Caesars Messiah and Joseph Atwill Debunked

Chris White has a new video ^ and website dedicated to debunking Joseph Atwill’s conspiracy theory. http://caesarsmessiahdebunked.com/

About Cris Putnam
Logos Apologia is the ministry of Cris D. Putnam. The mission of Logos Apologia is to show that logic, science, history and faith are complementary, not contradictory and to bring that life-changing truth to everybody who wants to know.

Comments

  1. ralph ellis says:

    Atwill’s evidence for this is circumstantial. But the gospel events did take place in the late AD 60s, which is why Jesus describes the siege of Jerusalem in Luke 19:43.

    If you want the complete evidence for this, and find out who Jesus really was, you need to read ‘King Jesus’ and ‘Jesus, King of Edessa’.

    • Cris Putnam says:

      Ralph the dating of Paul’s letters in the 50s disproves the claim that the gospel events took place in the late AD 60s. 1 Corinthians can be dated by Paul’s trial appearance in front of the procounsul Gallio and we have inscribed statue proving the date in early 50s. Paul gave details concerning Jesus death and resurrection in that letter. See this: http://www.logosapologia.org/?p=5281

      Thus, Jesus described the siege of Jerusalem because he saw the future in advance – supernatural prophecy.

      • ralph ellis says:

        >>Ralph the dating of Paul’s letters in the 50s disproves the claim
        >>that the gospel events took place in the late AD 60s.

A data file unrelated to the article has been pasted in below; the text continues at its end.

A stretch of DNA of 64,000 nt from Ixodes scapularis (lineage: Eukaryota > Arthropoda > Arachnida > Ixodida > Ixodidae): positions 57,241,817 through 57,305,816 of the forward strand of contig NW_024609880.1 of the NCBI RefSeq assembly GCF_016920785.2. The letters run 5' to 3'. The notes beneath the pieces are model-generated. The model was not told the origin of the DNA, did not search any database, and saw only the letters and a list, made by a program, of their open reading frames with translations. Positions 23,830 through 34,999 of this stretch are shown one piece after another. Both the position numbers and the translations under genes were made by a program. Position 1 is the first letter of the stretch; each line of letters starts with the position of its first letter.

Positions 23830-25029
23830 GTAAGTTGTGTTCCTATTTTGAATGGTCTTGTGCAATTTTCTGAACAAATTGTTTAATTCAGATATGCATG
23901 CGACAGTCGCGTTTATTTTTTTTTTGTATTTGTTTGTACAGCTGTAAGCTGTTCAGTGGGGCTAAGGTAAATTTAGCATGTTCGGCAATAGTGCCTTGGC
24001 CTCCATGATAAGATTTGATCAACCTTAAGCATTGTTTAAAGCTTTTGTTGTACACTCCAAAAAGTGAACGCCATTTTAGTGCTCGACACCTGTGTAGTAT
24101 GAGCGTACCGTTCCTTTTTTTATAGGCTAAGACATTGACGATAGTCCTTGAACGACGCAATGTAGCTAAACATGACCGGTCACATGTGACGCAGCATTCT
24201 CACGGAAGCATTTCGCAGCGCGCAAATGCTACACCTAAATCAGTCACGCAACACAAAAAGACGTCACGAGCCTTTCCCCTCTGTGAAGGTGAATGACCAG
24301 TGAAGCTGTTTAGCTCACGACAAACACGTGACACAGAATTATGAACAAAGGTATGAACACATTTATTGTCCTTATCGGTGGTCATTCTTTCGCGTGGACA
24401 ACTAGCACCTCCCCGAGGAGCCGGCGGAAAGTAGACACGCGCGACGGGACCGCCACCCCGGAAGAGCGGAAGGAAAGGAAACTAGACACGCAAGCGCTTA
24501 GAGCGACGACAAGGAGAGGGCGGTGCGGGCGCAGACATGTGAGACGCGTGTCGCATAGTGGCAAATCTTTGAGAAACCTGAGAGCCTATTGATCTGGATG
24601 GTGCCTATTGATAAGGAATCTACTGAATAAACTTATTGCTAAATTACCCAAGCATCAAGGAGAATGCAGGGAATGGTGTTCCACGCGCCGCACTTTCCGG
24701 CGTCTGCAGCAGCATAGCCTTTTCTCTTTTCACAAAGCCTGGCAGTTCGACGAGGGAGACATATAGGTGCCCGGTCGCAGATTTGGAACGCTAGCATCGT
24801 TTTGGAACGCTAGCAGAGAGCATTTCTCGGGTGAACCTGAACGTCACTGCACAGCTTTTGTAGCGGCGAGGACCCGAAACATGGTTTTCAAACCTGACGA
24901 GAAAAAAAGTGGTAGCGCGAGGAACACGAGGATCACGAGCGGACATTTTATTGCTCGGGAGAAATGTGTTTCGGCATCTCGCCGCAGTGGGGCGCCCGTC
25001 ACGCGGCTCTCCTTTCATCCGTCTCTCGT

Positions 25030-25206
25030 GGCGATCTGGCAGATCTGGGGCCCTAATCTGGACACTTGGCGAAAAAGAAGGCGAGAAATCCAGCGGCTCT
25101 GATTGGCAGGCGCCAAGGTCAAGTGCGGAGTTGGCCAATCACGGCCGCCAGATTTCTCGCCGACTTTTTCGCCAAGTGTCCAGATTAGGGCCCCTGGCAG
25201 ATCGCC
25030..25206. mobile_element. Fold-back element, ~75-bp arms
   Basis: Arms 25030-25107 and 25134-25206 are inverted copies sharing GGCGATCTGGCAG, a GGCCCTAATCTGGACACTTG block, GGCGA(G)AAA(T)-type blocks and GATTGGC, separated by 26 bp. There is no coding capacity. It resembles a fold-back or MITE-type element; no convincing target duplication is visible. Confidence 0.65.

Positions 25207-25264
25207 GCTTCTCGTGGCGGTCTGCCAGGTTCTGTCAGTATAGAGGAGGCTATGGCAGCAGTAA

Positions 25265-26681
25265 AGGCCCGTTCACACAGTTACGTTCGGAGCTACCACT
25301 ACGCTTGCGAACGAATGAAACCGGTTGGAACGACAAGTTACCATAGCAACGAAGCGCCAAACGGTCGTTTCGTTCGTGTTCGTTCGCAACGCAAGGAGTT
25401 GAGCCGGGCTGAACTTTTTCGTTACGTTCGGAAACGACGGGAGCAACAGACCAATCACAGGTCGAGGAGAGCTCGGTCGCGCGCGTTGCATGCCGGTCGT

No they do not. The gospel events and crucifixion happened AFTER Saul’s missionary tours, not before.

        Why do you think that Saul never mentions a proper crucifixion narrative? All we have are one or two one-word mistranslations and interpolations by Saul about a possible crucifixion, but no great speech saying what happened. Why? Because it had not happened at that time.

        The crucifixion happened in AD 70, after the fall of Jerusalem. Josephus records that the three leaders of the Jewish Revolt were crucified in the Kidron valley in AD 70. But Joseph(us) saw them and asked the governor for them to be taken down. Two died, while one survived.

        And the leader of the Revolt was called King Izas the Nazarene, who was the unacknowledged king of Judaea.
        Familiar story? You bet….
        (All taken from Josephus Flavius’ ‘Jewish War’.)

        Ralph

        • Cris Putnam says:

          Ralph anyone can come along and make unsubstantiated claims as you have done. You are misinformed.

          Why do you think that Saul never mentions a proper crucifixion narrative?

          This is a fallacious argument from silence at best, but Paul does mention Jesus death and resurrection repeatedly. When Saul was hunting the Christians in Acts it was because they were preaching the resurrection! Even non-Christian skeptical scholars date 1 Corinthians to AD 55 because we have archeological confirmation and it has a very explicit account of the crucifixion and resurrection in 1 Cor 15:3-7. Most scholars date that creed to around AD 35 right after Jesus death and resurrection. The evidence and linguistic evidence are documented in my video here.



          • ralph ellis says:

            1Cor 15:3-7

            Sorry to disappoint you Cris, but this is an initiation ceremony. It is a masonic 3rd degree raising, exactly the same as the Raising of Lazarus.

            I too have ‘died and been raised’ in exactly the same fashion at my lodge. Are you saying I have really been crucified and really died?